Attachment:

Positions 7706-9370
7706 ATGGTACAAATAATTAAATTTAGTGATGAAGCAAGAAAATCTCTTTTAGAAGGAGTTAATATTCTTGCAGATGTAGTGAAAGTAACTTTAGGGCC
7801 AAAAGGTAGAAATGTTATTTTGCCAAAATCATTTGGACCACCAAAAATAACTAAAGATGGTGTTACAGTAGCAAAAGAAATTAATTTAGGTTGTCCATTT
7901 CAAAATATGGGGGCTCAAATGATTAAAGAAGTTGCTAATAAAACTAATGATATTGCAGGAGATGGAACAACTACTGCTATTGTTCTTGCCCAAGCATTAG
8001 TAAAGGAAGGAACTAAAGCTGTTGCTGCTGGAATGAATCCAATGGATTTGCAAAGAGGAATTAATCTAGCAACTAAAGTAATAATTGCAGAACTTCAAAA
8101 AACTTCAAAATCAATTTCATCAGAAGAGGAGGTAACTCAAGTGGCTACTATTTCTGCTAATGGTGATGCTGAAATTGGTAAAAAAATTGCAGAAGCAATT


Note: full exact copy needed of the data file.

Positions 7706-9370
7706 ATGGTACAAATAATTAAATTTAGTGATGAAGCAAGAAAATCTCTTTTAGAAGGAGTTAATATTCTTGCAGATGTAGTGAAAGTAACTTTAGGGCC
7801 AAAAGGTAGAAATGTTATTTTGCCAAAATCATTTGGACCACCAAAAATAACTAAAGATGGTGTTACAGTAGCAAAAGAAATTAATTTAGGTTGTCCATTT
7901 CAAAATATGGGGGCTCAAATGATTAAAGAAGTTGCTAATAAAACTAATGATATTGCAGGAGATGGAACAACTACTGCTATTGTTCTTGCCCAAGCATTAG
8001 TAAAGGAAGGAACTAAAGCTGTTGCTGCTGGAATGAATCCAATGGATTTGCAAAGAGGAATTAATCTAGCAACTAAAGTAATAATTGCAGAACTTCAAAA
8101 AACTTCAAAATCAATTTCATCAGAAGAGGAGGTAACTCAAGTGGCTACTATTTCTGCTAATGGTGATGCTGAAATTGGTAAAAAAATTGCAGAAGCAATT